This Court granted the Motion to Dismiss on Coach's second ground, finding good reason to decline to exercise jurisdiction under the Declaratory Judgment Act. Specifically, based on the facts described above, this Court found that Plaintiffs had waited until Coach's suit was "so certain or imminent, " that filing suit in this Court was "an improper act of forum shopping." LWRC Intern., LLC v. Mindlab Media, LLC, 838 F.Supp.2d 330, 338 (D. Md. 2011) (quoting Learning Network, Inc. v. Discovery Commc'ns, Inc., 11 Fed. App'x. 297, 301 (4th Cir. 2001)). Upon this Court's dismissal of Plaintiffs' suit, Plaintiffs withdrew a motion to dismiss they had filed in the United States District Court for the Central District of California on the basis that they had been the "first-to-file."[7] Coach Inc., et al. v. Citi Trends, Inc., et al., No. 2:17-cv-04775-DMG-KS, at ECF Nos. 19, 33. Plaintiffs then filed an answer to Coach's complaint, which did not assert any counterclaims. Id. at ECF No. 35. Samuel R. Watkins, Counsel for Coach, now seeks compensation for the time that he spent defending this action.

         STANDARD OF REVIEW

         The Lanham Act provides that "[t]he court in exceptional cases may award reasonable attorney fees to the prevailing party." 15 U.S.C. § 1117(a); see also Retail Services, Inc. v. Freebies Publishing, 364 F.3d 535, 553 (4th Cir. 2004). Coach asserts that it is entitled to attorney's fees because it is a prevailing party in this litigation and Plaintiffs' forum shopping made this case exceptional. Citi Trends asserts both that Coach is not a prevailing party and Coach has not shown that exceptional circumstances warrant awarding attorney's fees. This Court addresses these arguments in turn.

         ANALYSIS

         I. Coach is a prevailing party

         Plaintiffs argue that Coach is not a "prevailing party" under the Lanham Act given that this Court dismissed Plaintiffs' suit for lack of jurisdiction rather than on the merits. In CRST Van Expedited, Inc. v. Equal Employment Opportunity Commission, __U.S.__, 136 S.Ct. 1642 (2016), the United States Supreme Court held that "a defendant need not obtain a favorable judgment on the merits in order to be a 'prevailing party'" under Tide VIFs attorneys fee provision. 136 S.Ct. at 1651. The Court explained that "[c]ommon sense undermines the notion that a defendant cannot 'prevail5 unless the relevant disposition is on the merits." Id. Rather, a defendant "fulfill[s] its primary objective whenever the plaintiffs challenge is rebuffed, irrespective of the precise reason for the court's decision. The defendant may prevail even if the court's final judgment rejects the plaintiffs claim for a nonmerits reason." Id. Although the Court's opinion pertained to Title VIFs fee-shifting provision, the Court noted that "Congress has included the term 'prevailing party' in various fee-shifting statutes, and it has been the Court's approach to interpret the term in a consistent manner." Id. at 1646.

         Recendy in Raniere v. Microsoft Corporation, __F.3d__, 2018 WL 1832864 (Fed. Cir. Apr. 18, 2018), the United States Court of Appeals for the Federal Circuit considered whether a defendant was a "prevailing party" under the Patent Act, 38 U.S.C. § 285, after successfully dismissing the plaintiffs claims with prejudice for lack of standing. The court rejected the plaintiffs argument that there needed to be an adjudication on the merits in order to be a prevailing party. Id. at *4. Rather, the court cited CRSTs holding that "a favorable judgment on the merits is not necessary for a defendant to be deemed a prevailing party for purposes of statutory fee-shifting, " id. (citing CRST, 136 S.Ct. 1642) (emphasis added), and "[o]ur sister circuits have interpreted CRST to mean that, if a defendant succeeds on a jurisdictional issue, it may be a prevailing party." Id. at *6 (citing Small Justice LLC v. Xcentric Ventures LLC, 873 F.3d 313 (1st Cir. 2017) (holding that the defendant was a prevailing party after obtaining dismissal for lack of standing under the Copyright Act); Amphastar Pbarms. Inc. p. Aventis Tharma SA, 856 F.3d 696 (9th Cir. 2017) (holding that the defendant was a prevailing party after obtaining dismissal for lack of subject matter jurisdiction under the False Claims Act)). The court concluded by instructing that:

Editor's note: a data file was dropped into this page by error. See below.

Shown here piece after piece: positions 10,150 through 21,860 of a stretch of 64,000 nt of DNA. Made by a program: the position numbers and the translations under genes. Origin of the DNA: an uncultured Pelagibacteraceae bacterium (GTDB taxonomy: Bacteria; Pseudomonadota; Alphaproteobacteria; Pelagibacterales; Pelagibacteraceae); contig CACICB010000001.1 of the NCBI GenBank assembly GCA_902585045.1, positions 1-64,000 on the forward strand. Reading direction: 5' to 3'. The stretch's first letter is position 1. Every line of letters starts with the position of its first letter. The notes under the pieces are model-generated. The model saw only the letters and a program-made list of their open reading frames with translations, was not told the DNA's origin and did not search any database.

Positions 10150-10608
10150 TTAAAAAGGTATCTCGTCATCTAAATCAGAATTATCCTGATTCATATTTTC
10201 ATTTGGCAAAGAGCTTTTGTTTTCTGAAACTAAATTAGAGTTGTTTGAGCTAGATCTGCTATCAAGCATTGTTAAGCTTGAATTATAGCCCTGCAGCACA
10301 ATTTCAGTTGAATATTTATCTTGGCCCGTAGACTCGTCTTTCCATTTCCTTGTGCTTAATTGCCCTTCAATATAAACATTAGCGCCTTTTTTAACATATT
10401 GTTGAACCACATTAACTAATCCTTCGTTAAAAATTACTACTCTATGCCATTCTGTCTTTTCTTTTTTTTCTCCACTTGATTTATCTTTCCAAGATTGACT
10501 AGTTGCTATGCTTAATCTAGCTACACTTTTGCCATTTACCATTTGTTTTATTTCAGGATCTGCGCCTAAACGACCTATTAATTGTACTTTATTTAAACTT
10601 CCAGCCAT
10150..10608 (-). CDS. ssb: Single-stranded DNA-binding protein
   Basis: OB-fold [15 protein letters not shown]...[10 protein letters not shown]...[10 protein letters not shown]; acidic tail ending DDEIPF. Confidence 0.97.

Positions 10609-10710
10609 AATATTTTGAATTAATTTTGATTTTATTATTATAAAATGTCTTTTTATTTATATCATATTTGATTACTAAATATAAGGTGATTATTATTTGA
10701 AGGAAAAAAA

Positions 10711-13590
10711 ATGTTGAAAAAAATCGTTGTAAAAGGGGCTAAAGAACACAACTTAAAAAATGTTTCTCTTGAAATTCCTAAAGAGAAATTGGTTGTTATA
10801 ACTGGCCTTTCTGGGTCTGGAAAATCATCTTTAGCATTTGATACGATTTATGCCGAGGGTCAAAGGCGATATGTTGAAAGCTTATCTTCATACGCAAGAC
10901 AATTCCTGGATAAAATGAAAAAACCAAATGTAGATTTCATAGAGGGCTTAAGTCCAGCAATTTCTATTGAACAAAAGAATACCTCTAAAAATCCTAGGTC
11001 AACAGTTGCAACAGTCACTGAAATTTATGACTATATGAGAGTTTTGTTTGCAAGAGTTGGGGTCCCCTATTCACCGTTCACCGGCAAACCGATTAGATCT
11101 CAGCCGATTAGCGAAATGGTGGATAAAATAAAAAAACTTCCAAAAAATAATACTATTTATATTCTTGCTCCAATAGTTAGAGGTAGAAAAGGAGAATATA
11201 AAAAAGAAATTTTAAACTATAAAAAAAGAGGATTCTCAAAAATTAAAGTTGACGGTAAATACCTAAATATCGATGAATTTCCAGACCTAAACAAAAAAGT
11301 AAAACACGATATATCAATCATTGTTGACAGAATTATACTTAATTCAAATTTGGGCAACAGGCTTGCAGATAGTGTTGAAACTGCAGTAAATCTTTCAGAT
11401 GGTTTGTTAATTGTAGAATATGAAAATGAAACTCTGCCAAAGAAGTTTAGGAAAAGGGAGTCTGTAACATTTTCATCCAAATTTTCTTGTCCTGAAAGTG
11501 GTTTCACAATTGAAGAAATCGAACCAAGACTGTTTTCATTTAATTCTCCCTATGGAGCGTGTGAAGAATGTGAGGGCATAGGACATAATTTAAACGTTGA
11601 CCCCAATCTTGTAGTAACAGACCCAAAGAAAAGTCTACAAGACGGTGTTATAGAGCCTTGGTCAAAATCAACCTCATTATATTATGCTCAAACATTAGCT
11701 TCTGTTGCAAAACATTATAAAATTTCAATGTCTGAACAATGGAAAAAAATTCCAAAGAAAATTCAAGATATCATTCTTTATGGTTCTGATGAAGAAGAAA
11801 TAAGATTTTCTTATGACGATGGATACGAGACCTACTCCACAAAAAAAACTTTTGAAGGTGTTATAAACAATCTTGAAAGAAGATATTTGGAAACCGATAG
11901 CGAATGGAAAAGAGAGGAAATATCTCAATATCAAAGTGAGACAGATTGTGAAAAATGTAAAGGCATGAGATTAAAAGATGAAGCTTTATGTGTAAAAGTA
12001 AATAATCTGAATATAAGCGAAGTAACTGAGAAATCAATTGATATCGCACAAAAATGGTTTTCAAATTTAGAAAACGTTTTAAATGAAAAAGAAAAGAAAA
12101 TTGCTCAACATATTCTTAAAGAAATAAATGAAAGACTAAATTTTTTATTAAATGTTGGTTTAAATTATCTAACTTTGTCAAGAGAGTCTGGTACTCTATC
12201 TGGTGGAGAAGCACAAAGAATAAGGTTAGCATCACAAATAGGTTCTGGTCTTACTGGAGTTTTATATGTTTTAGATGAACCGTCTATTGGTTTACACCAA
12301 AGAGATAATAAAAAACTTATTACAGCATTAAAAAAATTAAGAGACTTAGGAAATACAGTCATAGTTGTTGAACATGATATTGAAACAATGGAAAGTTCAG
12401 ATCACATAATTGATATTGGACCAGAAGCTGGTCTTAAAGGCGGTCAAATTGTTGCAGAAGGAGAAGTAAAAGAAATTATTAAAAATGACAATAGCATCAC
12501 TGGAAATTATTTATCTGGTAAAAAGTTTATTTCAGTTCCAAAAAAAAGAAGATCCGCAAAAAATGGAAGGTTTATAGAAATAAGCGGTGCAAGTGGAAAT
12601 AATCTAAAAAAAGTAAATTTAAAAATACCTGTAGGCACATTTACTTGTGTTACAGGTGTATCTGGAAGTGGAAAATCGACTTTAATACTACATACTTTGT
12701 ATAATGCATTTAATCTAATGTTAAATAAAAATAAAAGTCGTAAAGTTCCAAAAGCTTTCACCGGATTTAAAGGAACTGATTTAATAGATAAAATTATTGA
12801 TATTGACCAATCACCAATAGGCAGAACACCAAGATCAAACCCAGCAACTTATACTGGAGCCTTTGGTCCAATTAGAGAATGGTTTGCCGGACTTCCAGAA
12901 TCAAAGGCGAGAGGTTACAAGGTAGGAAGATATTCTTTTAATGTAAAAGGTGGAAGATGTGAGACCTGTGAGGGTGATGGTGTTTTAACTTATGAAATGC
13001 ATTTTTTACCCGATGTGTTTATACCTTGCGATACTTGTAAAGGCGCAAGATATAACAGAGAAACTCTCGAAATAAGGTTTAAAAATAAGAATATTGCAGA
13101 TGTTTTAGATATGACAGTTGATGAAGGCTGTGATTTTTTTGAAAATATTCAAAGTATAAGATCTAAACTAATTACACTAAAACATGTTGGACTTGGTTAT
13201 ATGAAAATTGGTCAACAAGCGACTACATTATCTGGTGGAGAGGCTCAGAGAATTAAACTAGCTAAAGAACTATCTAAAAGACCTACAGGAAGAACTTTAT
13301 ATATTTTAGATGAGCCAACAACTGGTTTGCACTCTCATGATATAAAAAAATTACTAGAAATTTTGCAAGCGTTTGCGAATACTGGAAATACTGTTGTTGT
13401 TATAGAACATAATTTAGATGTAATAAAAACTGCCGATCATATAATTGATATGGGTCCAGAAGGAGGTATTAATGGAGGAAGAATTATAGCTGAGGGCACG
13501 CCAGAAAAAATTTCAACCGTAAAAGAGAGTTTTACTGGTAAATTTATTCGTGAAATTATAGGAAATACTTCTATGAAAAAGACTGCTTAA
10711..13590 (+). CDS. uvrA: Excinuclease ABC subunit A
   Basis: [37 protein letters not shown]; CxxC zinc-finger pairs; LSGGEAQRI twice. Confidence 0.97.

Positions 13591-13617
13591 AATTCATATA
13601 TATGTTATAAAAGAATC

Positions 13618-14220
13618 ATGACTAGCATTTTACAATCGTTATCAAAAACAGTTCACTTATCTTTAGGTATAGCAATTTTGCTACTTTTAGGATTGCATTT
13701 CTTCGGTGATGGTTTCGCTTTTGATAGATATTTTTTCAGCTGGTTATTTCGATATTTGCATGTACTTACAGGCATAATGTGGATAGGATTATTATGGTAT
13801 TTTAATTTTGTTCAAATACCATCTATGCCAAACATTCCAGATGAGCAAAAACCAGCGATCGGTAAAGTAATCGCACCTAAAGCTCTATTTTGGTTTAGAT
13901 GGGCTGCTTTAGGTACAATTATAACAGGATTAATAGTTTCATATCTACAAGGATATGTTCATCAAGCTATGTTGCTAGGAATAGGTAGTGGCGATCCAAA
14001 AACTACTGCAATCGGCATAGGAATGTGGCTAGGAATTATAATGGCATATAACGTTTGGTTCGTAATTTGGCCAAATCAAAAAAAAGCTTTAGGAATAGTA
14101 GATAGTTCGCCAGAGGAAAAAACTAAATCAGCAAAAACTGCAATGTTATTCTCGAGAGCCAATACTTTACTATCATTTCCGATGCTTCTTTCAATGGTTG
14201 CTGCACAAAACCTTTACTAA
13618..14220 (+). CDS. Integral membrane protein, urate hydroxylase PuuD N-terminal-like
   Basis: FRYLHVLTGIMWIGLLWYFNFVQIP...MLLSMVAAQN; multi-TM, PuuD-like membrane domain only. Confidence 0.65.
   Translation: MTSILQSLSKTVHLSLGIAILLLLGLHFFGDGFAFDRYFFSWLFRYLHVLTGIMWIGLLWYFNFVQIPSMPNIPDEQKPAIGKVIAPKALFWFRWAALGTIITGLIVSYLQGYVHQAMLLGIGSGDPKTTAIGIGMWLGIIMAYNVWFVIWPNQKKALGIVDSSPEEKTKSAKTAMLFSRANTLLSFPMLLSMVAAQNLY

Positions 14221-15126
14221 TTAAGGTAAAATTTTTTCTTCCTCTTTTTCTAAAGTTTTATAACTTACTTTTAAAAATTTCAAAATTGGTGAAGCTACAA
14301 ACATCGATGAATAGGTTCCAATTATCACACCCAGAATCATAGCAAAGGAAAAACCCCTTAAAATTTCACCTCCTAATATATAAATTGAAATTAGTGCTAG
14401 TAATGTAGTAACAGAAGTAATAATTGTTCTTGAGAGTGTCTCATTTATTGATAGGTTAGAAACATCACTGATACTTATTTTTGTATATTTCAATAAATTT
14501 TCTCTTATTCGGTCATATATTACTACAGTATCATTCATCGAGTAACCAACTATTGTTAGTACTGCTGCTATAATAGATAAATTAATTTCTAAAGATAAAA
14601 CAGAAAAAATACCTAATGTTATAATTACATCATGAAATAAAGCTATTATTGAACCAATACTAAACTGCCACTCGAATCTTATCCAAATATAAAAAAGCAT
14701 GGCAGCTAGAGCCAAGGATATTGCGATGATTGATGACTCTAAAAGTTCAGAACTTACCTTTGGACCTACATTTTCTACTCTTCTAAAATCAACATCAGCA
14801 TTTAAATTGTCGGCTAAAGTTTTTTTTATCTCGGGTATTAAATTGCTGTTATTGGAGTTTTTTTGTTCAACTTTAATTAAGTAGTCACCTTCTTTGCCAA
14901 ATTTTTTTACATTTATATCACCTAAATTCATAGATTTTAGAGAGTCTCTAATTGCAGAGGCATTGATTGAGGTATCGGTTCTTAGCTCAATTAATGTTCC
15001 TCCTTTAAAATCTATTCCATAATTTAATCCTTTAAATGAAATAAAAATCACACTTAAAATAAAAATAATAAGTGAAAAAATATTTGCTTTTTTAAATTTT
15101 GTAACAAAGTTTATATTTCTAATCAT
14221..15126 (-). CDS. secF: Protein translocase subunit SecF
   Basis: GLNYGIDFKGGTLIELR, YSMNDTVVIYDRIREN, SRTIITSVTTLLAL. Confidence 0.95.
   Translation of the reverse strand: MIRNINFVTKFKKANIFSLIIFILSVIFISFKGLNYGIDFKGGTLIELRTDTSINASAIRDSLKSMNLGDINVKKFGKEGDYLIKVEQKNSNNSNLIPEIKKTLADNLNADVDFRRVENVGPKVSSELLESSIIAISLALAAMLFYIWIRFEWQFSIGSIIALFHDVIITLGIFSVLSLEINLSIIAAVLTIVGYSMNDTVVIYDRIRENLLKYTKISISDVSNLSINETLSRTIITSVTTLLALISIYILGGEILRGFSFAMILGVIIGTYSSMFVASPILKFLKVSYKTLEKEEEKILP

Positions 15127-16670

The relevant inquiry post-CRST, then, is not limited to whether a defendant prevailed on the merits, but also considers whether the district court's decision-"a judicially sanctioned change in the legal relationship of the parties"-effects or rebuffs a plaintiffs attempt to effect a "material alteration in the legal relationship between the parties." CRST, 136 S.Ct. at 1646, 1651.

Id. at *7.[8]

         This Court follows the reasoning of the First, Ninth, and Federal Circuits and holds that the Court's "prevailing party" analysis in CRST applies equally to the fee-shifting provision of the Lanham Act. Raniere v. Microsoft Corp., 2018 WL 1832864, at *6 (Fed. Cir. Apr. 18, 2018) ("Raniere has not persuasively explained why we should make a distinction between § 285 and other statutory provisions that award attorney fees to "prevailing parties, " and we see no reason to make such a distinction in light of the Supreme Court's clear command to construe the term "prevailing party" consistently across fee-shifting regimes."); Amphastar Tharms, 856 F.3d at 710 ("[CRST] made clear that its reasoning applied to other fee-shifting statutes, stating that 'Congress has included the term 'prevailing party' in various fee-shifting statutes, and it has been the Court's approach to interpret the term in a consistent manner." ...